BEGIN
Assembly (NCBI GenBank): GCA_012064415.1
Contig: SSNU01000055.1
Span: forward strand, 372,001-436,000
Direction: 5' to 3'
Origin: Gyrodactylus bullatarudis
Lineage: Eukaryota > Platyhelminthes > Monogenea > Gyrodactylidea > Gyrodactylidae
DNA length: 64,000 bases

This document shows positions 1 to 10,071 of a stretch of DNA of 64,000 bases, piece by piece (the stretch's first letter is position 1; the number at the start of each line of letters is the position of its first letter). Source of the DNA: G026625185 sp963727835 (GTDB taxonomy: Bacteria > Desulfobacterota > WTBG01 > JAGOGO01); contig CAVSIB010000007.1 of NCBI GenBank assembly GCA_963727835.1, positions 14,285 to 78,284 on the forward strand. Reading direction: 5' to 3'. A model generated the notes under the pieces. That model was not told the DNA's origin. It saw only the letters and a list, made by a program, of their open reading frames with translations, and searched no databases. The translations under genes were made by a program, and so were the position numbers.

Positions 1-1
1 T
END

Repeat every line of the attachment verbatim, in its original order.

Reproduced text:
Assembly (NCBI GenBank): GCA_012064415.1
Contig: SSNU01000055.1
Span: forward strand, 372,001-436,000
Direction: 5' to 3'
Origin: Gyrodactylus bullatarudis
Lineage: Eukaryota > Platyhelminthes > Monogenea > Gyrodactylidea > Gyrodactylidae
DNA length: 64,000 bases

This document shows positions 1 to 10,071 of a stretch of DNA of 64,000 bases, piece by piece (the stretch's first letter is position 1; the number at the start of each line of letters is the position of its first letter). Source of the DNA: G026625185 sp963727835 (GTDB taxonomy: Bacteria > Desulfobacterota > WTBG01 > JAGOGO01); contig CAVSIB010000007.1 of NCBI GenBank assembly GCA_963727835.1, positions 14,285 to 78,284 on the forward strand. Reading direction: 5' to 3'. A model generated the notes under the pieces. That model was not told the DNA's origin. It saw only the letters and a list, made by a program, of their open reading frames with translations, and searched no databases. The translations under genes were made by a program, and so were the position numbers.

Positions 1-1
1 T